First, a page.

As a counter he introduced a new
Western plan, labeling it "a sen-
sible and business like way of con-
tinuing a common search for the
road to reunification and a peace
settlement with Germany."
Plan Revealed
The Western plan embodied
these points:
1) The Geneva conference of
foreign ministers would stay in
business indefinitely "for the pur-
pose of considering the German
problem as a whole."
2) It would meet at agreed times
and places to "consider questions
relating to the extension and de-
velopment of contacts between the
two parts of Germany."
3) It could also "make special
arrangements for the considera-
tion of particular questions."
Gromyko replied that the West-
ern plan appeared to bar direct
negotiations between delegates of
1the two Germanys. Any such bar,
he said, is unacceptable.
v World War II
SLeader Leahy
S Dead at 84
William D. Leahy, former chief of
- Naval operations, diplomat and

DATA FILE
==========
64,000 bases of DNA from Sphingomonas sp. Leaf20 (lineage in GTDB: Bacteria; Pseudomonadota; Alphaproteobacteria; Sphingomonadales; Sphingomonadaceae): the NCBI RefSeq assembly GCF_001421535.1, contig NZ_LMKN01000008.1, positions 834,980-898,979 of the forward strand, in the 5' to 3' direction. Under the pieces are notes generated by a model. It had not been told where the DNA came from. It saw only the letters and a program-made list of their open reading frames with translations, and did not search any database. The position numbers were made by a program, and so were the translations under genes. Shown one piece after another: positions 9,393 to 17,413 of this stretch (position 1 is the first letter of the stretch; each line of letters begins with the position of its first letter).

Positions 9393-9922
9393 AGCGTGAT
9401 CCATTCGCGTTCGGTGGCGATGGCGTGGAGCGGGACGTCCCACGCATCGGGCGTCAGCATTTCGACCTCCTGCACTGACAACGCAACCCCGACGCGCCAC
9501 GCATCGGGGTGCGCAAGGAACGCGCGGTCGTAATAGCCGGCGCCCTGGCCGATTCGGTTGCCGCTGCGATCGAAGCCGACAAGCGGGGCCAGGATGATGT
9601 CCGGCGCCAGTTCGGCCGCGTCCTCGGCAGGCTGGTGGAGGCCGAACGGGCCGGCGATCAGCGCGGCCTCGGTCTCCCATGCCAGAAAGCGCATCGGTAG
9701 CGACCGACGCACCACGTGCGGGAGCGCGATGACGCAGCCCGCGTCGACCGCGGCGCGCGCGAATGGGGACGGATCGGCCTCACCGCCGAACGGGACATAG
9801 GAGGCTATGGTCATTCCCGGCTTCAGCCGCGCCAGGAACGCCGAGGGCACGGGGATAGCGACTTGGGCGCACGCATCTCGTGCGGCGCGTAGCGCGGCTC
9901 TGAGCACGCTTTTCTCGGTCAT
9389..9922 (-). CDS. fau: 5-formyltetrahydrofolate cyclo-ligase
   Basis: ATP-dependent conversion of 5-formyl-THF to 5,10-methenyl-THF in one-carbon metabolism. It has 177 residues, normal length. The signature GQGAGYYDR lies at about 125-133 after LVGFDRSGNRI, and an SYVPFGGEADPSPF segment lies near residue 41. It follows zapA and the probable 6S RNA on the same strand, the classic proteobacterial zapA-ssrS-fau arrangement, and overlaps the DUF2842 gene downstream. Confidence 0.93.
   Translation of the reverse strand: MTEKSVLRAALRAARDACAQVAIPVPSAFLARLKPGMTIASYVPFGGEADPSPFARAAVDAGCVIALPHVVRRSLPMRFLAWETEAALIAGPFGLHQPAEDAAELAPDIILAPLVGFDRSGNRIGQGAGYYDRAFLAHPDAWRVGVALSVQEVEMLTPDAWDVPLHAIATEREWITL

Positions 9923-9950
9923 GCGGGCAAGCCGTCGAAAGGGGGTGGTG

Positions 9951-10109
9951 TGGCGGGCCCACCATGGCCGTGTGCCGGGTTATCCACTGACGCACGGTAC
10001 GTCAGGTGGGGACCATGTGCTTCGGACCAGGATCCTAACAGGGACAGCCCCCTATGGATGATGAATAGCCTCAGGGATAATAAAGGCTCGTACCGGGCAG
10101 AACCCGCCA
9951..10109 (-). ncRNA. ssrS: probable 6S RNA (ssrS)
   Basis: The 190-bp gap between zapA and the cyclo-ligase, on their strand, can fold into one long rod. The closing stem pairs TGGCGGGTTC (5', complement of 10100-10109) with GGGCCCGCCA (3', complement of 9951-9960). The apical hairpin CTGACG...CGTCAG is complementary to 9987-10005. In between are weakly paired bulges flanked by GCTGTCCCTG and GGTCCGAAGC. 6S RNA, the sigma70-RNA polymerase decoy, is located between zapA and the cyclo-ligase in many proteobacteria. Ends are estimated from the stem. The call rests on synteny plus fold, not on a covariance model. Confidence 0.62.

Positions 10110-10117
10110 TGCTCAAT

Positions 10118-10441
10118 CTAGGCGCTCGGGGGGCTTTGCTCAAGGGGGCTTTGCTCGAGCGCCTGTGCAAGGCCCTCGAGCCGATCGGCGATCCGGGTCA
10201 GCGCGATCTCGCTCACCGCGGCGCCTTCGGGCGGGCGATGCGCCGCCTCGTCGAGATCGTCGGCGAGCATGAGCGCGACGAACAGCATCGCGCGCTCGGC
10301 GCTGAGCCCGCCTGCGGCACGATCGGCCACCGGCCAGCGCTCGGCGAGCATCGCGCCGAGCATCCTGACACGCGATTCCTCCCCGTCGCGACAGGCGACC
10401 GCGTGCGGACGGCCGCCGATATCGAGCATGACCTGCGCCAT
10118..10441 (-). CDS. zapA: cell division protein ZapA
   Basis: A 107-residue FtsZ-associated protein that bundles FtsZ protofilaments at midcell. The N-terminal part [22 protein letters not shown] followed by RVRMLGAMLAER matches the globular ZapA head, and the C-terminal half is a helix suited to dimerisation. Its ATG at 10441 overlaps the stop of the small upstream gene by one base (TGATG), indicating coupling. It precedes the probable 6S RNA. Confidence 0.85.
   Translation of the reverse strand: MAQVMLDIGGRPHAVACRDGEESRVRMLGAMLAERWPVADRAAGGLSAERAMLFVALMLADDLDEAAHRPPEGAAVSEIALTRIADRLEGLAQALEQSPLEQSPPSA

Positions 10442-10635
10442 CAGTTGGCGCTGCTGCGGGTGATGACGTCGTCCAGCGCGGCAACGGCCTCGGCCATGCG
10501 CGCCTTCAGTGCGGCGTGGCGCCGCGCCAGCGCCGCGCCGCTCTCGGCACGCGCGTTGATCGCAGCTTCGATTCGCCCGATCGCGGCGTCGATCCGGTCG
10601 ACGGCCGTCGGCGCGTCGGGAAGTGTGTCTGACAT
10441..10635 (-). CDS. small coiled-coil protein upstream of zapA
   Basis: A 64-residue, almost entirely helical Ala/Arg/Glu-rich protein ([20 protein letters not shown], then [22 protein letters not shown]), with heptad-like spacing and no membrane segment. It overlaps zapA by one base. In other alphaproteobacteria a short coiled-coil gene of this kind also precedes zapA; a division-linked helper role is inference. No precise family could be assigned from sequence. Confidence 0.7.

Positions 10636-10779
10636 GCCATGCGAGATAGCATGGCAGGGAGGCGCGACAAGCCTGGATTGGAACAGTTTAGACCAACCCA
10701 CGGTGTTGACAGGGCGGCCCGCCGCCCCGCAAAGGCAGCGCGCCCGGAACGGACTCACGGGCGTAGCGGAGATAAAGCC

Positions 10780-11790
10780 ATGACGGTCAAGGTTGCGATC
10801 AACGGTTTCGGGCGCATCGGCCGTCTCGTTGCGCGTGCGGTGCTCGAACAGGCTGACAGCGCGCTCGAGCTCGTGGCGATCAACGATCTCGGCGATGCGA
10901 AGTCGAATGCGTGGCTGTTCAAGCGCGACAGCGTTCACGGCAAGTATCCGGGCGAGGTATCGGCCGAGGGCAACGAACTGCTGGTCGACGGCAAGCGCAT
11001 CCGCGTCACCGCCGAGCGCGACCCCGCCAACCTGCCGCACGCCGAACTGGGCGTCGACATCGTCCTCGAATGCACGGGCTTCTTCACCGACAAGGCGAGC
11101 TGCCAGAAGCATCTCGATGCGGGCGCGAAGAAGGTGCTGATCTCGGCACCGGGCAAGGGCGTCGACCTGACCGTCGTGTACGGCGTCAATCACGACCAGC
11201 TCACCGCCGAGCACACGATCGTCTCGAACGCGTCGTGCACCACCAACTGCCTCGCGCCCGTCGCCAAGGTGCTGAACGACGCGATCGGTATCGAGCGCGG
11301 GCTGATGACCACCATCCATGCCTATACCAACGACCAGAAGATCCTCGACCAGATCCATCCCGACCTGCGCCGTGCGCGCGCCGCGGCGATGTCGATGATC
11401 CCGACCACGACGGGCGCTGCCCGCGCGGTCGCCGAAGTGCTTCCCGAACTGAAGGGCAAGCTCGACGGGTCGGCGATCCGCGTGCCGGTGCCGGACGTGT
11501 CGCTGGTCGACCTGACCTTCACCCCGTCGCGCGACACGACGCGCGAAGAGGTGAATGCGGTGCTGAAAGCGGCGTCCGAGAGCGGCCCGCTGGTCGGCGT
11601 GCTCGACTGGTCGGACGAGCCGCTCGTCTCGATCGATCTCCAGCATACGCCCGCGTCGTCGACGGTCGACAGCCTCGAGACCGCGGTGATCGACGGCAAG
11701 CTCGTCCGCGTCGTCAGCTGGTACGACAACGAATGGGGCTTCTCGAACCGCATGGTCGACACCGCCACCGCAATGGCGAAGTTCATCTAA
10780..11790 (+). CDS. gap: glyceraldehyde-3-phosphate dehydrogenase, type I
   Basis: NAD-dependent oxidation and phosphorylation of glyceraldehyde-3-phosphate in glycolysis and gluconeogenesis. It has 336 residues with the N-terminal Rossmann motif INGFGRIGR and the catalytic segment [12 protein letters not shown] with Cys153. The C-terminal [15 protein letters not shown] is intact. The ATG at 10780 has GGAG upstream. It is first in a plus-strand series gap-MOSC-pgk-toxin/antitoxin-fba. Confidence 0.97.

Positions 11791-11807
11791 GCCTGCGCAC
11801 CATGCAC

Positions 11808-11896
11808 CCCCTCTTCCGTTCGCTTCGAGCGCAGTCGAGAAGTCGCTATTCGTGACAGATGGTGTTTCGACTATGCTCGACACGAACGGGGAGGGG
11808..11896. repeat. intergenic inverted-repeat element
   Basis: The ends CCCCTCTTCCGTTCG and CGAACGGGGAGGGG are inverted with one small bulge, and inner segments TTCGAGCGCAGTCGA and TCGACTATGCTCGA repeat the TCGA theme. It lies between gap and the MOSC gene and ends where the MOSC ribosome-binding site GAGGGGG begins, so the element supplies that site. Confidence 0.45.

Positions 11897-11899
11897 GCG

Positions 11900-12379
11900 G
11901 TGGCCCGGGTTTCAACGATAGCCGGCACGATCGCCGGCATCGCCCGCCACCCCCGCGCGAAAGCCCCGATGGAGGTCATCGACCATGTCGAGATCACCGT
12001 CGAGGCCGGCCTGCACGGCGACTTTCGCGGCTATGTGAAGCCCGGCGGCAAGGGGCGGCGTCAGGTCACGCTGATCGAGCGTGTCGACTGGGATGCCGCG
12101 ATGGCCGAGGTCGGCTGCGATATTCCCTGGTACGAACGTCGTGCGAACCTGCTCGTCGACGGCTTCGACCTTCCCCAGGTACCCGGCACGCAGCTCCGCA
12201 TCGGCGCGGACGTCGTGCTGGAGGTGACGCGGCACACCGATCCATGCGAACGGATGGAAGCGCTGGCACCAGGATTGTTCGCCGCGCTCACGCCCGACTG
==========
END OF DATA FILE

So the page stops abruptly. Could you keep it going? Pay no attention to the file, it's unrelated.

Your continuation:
, wartime chief of staff to President
s Franklin D. Roosevelt, died yester-
r day.
e He was 84 years old.
Admiral Leahy, who topped the
t seniority list of the five-star gen-
l erals and admirals created 'toward
- the end of World War II, died of
a brain hemorrhage at the Naval
e Medical Center in suburban Be-
s thesda, Md.
d President Dwight D. Eisenhower
s said the nation has lost an out-
- standing American and "I have
- lost a close friend."
As a Naval officer and a dip-
lomat," President Eisenhower's
taminm z:+M "Arlmil . kh

1,097,000 tons, less than half of
the previous week's figure and the
lowest since the last steel strike
in 1956.
The Institute predicted that
this week, the first full week of
the strike, production would drop
to about 374,000 net tons, or ab'out
13.2 per cent of capacity.
The steelworkers union struck
for a wage increase and improved
fringe benefits. Pre-strike wages
averaged $2.10 an hour.

Temple-Like Angell Hall Dominates Evening